The Brewhouse: Saint Barb’s Tripel

Posted: September 11, 2011 in Bottle, California, Growler, U.S.A.

The first day of our road trip up the coast of California was quite rushed. In all honesty if I were to plan it again I would have included another one night stop. The plan was to drive up from LA and hit up The Brewhouse in Santa Barbara for lunch, wander around that town for a few hours, then continue our way up north for an evening in Santa Cruz. Now, we didn’t actually arrive in Santa Barbara until well after 2 in the afternoon. We’d stopped about an hour back to grab a quick bite, because we were all starving, so no one was really hungry. I ended up just grabbing a growler from the brew pub and we hit the road again for another 8 hours of driving to Santa Cruz. If I were to plan it again I’d have spent the night either in Santa Barbara or in Santa Maria which might have been an hour and a half north. Anyways, we arrive in Santa Cruz around 10:30 and sign into our hotel. After quickly settling in we head for a quick run through the board walk and then back to the hotel to gulp down some Belgian style tripel.

I can’t tell you that much regarding the brew pub history wise. They don’t have much info up on their website and digging through the Internet all I’ve found are review site talking about the food. I can tell you they do all their brewing on site in 7 barrel batches using two large copper vessels. To be honest I’m not sure if this is how all brew pubs work but at the Brewhouse once the beer is done fermenting it goes into serving tanks. Which go directly to the taps in the brew pub. They have quite the extensive variety of beers, which in all honesty I wish I’d been able to try, but I chose to have myself the Belgian Tripel.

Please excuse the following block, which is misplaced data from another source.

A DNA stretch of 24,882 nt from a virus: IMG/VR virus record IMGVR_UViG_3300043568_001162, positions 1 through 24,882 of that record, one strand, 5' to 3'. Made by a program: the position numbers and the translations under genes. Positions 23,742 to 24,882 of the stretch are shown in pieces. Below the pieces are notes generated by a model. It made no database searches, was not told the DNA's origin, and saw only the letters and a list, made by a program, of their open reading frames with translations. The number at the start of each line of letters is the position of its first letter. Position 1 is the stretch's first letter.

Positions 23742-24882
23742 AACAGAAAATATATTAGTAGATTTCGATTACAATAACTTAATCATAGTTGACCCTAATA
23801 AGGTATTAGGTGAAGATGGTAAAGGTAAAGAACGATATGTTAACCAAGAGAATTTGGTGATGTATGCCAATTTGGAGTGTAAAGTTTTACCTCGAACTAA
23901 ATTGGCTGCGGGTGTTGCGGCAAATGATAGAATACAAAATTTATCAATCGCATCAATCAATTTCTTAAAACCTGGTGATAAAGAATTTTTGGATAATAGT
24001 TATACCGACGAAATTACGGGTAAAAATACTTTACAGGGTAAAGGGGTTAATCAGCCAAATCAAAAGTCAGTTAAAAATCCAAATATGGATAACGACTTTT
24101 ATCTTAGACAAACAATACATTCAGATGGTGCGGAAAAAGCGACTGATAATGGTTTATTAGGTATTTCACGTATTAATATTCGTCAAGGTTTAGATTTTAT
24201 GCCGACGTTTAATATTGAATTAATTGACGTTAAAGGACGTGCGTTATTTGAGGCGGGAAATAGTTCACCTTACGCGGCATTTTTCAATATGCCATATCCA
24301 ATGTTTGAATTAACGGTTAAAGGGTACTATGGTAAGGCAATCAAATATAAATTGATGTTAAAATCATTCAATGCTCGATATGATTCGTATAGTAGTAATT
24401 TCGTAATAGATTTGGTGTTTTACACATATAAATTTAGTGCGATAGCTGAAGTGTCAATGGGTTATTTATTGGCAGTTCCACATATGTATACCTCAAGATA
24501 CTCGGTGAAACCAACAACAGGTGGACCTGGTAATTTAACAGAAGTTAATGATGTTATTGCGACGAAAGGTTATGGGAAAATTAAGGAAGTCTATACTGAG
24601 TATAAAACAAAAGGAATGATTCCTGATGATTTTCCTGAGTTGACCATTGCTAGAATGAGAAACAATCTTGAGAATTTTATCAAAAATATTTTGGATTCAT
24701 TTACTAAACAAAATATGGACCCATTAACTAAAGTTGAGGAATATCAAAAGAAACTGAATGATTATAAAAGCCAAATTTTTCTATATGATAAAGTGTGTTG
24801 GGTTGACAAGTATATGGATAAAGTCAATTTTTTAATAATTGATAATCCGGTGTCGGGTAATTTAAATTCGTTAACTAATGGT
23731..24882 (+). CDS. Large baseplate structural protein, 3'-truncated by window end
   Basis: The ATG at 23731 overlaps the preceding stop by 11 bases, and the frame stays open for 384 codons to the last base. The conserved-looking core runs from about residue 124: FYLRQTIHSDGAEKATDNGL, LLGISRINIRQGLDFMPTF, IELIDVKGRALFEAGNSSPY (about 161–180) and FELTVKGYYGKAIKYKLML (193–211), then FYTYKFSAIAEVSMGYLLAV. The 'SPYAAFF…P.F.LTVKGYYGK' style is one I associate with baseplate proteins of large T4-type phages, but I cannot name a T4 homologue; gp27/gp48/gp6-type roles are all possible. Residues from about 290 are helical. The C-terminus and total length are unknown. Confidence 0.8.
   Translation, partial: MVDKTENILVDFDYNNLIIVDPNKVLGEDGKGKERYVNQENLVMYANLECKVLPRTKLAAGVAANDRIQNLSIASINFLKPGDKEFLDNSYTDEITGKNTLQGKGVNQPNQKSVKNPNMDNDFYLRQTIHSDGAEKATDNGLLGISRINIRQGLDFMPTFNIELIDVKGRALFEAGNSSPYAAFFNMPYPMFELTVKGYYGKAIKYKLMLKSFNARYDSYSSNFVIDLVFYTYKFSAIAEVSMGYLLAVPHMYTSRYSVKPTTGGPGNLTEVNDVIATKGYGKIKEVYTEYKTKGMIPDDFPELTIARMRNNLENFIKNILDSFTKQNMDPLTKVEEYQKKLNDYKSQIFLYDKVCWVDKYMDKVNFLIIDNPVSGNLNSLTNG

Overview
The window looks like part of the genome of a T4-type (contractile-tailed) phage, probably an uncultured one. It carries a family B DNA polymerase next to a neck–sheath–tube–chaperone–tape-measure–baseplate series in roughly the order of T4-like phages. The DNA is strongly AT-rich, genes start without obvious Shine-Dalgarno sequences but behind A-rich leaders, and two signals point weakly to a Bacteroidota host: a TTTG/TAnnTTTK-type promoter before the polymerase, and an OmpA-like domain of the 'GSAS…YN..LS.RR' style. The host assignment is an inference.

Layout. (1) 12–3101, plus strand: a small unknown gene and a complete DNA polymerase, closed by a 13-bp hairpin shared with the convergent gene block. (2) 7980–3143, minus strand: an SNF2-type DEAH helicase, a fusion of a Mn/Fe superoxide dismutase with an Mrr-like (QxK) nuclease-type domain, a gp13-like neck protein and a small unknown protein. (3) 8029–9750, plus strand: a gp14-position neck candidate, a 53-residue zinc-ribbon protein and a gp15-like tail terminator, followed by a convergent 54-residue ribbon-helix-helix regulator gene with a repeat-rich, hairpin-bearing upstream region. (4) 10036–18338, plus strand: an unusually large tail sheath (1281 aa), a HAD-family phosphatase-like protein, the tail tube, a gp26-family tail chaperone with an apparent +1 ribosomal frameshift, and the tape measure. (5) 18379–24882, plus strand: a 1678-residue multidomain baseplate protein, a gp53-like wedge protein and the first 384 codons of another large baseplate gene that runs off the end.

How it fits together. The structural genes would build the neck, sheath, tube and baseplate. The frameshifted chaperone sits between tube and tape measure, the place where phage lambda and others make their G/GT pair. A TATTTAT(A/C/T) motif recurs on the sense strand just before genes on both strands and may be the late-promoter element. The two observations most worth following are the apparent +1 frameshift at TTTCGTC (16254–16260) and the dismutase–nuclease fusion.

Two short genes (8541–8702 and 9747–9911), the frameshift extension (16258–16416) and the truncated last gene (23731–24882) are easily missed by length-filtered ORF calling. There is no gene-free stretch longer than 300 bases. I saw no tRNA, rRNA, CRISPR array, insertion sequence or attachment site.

Shamefully poured into plastic hotel glasses, yes I know I should be burned on a stake, the Tripel pours surprisingly clear and golden in color. The first beer poured was botched from my lack of experience pouring from a growler. The second though, had a thick, solid finger of pure white frothy head. With an amazing retention the head very slowly subsided. The aroma is heavy with Belgian yeast and honey, with light tones of spices and citrusy fruits. Thankfully, from being slightly warmed in the eight-hour car ride, the hotels fridge was able to put just the right amount of chill without making this Belgian to cold to hide its flavors. The taste was very sweet, it reminded me of French toast slathered in syrup, without the cinnamon though. There is also a slight hint of pineapple and ginger. It was syrupy sweet with an obviously thick bready feel to it. With this brew being 9.3% it did have a mild “burn” to it, but not as much as you’d expect.

9.3% Tripel


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